Los Angeles Bans Bicycle ‘Chop Shops’ to Reduce Theft

Los Angeles Bans Bicycle ‘Chop Shops’ to Reduce Theft
A woman sits on a bicycle near a homeless outreach center in Venice Beach, Calif., on Jan. 27, 2021. (John Fredricks/The Epoch Times)

The Los Angeles City Council approved an ordinance June 21 to prohibit people from assembling or disassembling bicycles in the public right-of-way.

The ordinance was approved with a 9 to 3 vote, with councilors Mike Bonin, Nithya Raman, and Marqueece Harris-Dawson opposing.

Councilman Joe Buscaino said it would prevent “bicycle chop shops,” in which people disassemble stolen bikes and sell the parts on sidewalks.

The ordinance is modeled after one already in effect in Long Beach to prohibit the assembly, disassembly, sale, offer of sale, and distribution of bicycles and bicycle parts on public property or within the public right-of-way.

Raman, speaking in February about her opposition to the ordinance, noted that the actions used to justify the ordinance—including bicycle theft and blocking the sidewalk—are already illegal.

Buscaino, however, said the ordinance would give the Los Angeles Police Department a “necessary tool” to reduce the number of bicycle thefts in Los Angeles. Under the proposed ordinance, a “chop shop” is defined as the following:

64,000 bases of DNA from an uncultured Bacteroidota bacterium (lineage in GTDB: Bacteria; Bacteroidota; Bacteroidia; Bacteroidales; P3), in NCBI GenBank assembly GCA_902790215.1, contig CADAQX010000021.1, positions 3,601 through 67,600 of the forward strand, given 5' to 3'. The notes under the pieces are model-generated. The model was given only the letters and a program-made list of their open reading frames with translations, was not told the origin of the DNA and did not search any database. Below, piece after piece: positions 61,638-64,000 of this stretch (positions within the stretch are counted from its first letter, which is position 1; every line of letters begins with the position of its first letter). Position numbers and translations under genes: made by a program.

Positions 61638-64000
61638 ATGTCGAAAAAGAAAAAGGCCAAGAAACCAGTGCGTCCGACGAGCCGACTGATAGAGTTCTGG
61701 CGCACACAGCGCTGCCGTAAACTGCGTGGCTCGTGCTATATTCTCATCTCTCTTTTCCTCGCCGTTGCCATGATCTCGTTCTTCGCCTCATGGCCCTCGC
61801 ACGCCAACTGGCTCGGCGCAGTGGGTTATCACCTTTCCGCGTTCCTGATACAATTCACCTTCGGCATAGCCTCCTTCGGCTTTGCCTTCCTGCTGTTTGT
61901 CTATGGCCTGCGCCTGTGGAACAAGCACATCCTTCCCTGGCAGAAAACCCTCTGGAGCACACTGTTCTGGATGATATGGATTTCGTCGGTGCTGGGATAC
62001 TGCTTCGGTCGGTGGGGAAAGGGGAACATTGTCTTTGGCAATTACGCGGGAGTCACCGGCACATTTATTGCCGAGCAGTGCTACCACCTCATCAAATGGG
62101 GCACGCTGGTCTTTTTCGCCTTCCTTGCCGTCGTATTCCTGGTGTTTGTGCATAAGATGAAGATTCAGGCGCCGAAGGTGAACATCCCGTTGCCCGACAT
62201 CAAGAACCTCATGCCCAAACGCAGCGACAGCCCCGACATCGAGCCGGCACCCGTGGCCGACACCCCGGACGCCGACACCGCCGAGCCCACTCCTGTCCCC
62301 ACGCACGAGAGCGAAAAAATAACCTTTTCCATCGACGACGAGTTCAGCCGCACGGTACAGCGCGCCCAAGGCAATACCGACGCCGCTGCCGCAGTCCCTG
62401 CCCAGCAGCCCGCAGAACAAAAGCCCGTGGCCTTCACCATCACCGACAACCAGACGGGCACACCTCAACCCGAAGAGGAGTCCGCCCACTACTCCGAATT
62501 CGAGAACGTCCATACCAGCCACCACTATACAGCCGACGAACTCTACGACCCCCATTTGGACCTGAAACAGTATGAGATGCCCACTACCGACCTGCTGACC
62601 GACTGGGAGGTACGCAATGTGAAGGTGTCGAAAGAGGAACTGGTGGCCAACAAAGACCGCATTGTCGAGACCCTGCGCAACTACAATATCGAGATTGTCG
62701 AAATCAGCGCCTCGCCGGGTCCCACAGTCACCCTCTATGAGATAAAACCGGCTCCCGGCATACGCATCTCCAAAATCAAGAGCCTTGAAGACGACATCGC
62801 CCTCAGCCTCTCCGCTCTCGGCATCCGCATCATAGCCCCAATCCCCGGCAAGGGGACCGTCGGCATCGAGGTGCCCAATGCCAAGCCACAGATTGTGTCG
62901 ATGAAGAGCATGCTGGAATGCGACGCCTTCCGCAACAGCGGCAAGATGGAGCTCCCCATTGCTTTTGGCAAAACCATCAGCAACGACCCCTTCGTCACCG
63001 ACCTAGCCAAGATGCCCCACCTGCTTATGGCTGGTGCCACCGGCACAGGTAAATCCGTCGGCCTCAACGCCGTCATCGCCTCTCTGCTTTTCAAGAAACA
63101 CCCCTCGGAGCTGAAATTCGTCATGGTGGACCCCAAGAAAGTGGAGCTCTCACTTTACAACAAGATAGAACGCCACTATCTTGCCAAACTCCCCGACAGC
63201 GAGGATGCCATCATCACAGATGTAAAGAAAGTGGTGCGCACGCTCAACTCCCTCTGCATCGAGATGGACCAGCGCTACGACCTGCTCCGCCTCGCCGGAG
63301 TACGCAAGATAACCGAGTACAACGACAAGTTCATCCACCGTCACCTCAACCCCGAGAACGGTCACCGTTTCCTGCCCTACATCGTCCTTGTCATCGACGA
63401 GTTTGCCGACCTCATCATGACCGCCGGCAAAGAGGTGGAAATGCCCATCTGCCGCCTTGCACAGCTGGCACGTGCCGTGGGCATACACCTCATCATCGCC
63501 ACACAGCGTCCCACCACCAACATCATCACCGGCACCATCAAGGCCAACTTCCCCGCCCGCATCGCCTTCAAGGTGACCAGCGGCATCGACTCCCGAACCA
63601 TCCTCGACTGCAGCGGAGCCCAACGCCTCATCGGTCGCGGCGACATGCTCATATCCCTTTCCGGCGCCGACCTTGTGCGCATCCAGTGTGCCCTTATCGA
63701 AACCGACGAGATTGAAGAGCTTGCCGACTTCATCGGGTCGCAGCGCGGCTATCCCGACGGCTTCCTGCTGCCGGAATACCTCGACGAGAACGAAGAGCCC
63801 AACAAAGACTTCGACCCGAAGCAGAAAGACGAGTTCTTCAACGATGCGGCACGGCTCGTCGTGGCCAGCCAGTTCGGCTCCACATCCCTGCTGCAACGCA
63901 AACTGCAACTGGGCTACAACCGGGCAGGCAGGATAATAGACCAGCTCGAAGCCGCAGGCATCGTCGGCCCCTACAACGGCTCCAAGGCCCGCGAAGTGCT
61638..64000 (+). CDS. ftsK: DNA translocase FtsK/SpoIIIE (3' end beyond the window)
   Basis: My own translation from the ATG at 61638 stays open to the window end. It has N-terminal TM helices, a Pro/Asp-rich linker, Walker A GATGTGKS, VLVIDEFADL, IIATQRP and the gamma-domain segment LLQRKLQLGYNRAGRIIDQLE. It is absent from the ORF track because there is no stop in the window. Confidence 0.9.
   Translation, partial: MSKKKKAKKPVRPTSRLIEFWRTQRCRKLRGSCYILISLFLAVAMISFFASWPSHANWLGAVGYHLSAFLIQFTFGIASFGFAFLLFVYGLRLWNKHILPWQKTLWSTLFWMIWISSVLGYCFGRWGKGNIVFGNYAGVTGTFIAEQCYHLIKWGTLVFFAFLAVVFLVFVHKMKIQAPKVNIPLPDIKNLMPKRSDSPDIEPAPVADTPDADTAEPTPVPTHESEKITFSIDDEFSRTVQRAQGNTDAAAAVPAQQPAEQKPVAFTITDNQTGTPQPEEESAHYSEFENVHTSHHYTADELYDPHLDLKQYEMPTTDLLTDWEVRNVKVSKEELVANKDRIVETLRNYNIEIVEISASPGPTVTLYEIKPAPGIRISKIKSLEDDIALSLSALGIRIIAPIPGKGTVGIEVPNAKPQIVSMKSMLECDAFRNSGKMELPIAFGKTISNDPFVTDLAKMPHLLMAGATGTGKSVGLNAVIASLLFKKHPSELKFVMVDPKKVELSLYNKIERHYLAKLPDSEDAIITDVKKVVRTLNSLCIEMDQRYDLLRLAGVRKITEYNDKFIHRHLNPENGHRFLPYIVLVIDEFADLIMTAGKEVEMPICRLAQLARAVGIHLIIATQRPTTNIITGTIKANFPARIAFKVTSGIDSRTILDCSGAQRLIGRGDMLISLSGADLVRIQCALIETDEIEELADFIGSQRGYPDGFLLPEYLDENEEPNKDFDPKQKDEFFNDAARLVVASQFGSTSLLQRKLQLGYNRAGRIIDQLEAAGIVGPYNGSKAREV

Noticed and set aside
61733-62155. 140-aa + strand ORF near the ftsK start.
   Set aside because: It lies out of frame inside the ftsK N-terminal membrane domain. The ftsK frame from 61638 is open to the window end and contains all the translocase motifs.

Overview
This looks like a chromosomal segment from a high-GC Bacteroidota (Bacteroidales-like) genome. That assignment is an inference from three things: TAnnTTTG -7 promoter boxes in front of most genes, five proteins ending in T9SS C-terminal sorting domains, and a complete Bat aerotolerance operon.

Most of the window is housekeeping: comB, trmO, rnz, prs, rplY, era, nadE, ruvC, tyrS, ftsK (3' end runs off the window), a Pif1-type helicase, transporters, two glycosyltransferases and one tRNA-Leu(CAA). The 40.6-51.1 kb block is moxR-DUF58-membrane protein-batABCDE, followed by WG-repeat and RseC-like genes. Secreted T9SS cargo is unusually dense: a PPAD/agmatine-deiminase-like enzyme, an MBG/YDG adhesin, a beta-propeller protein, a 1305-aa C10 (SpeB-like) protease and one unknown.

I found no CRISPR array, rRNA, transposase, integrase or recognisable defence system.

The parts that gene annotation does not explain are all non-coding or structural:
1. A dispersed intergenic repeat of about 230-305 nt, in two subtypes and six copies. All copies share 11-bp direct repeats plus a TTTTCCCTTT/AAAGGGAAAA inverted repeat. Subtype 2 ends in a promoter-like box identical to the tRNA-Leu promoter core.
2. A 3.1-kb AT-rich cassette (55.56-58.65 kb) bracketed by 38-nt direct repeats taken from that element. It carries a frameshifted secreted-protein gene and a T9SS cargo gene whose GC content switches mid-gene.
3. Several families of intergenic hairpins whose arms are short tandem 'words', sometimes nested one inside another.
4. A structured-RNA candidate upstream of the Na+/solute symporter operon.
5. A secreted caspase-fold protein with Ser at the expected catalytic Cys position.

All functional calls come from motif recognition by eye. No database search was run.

• three or more bicycles
  • a bicycle frame with the gear cables or brake cables cut
  • two or more bicycles with missing parts
  • five or more bicycle parts
Buscaino said his district, which borders Long Beach, “has seen a proliferation of bicycle chop shops.”

The South Robertson, Northwest San Pedro, and Sunland-Tujunga neighborhood councils issued community impact statements in support of the ordinance.

The motion was opposed by the Los Feliz, Atwater Village, North Westwood, and Palms neighborhood councils.

City News Service contributed to this report.